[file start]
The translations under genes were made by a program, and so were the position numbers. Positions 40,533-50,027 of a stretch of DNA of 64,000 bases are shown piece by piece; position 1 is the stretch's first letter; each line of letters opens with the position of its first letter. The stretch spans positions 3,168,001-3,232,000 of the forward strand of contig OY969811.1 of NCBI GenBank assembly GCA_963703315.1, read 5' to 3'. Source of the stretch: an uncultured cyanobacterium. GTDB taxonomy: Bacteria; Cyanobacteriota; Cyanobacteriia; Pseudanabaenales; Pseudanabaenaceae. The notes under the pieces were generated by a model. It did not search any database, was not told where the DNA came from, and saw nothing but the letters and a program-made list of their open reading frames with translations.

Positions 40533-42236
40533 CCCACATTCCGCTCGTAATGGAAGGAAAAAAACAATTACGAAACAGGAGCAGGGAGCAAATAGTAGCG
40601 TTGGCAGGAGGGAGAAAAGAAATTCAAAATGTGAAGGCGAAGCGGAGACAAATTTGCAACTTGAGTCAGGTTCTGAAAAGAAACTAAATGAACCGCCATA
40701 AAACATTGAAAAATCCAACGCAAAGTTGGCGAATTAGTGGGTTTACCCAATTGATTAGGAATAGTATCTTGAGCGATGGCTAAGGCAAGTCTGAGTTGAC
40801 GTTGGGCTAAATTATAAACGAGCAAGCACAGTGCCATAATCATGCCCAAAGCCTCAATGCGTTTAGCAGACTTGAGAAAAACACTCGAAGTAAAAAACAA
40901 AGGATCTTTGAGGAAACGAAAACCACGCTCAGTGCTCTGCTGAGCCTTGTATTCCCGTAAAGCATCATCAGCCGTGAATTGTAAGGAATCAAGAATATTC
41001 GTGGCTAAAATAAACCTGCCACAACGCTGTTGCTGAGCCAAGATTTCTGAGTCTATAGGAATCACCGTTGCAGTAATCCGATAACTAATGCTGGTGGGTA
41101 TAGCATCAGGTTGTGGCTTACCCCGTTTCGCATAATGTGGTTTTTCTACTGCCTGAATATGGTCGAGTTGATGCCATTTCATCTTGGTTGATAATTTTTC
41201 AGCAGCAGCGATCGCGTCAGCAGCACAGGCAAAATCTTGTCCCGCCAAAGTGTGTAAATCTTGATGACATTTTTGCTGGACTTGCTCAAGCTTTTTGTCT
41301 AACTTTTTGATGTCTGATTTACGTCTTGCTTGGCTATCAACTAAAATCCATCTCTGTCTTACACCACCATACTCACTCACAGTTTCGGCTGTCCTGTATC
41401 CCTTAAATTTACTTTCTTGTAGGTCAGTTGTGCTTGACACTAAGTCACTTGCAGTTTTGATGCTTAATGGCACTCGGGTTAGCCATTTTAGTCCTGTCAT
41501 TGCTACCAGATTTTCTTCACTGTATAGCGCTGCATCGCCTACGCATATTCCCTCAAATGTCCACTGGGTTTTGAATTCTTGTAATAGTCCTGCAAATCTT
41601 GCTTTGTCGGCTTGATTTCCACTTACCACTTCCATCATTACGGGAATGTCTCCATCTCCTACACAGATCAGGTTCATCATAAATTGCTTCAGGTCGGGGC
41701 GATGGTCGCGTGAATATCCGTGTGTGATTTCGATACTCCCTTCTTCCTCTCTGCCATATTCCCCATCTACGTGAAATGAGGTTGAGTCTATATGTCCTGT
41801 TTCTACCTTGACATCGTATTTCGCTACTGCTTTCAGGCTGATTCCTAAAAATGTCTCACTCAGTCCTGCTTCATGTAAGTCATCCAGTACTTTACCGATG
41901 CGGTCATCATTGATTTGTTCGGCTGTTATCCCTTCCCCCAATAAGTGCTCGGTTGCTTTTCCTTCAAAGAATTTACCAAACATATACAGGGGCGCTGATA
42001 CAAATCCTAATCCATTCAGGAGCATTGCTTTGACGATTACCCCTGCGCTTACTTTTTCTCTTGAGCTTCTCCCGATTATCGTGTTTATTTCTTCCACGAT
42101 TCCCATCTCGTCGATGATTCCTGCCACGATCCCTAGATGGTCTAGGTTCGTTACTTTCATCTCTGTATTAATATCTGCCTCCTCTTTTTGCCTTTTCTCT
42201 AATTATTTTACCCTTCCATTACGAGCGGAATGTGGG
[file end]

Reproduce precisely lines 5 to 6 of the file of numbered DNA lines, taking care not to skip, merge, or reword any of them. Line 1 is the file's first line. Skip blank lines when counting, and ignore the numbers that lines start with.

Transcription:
40701 AAACATTGAAAAATCCAACGCAAAGTTGGCGAATTAGTGGGTTTACCCAATTGATTAGGAATAGTATCTTGAGCGATGGCTAAGGCAAGTCTGAGTTGAC
40801 GTTGGGCTAAATTATAAACGAGCAAGCACAGTGCCATAATCATGCCCAAAGCCTCAATGCGTTTAGCAGACTTGAGAAAAACACTCGAAGTAAAAAACAA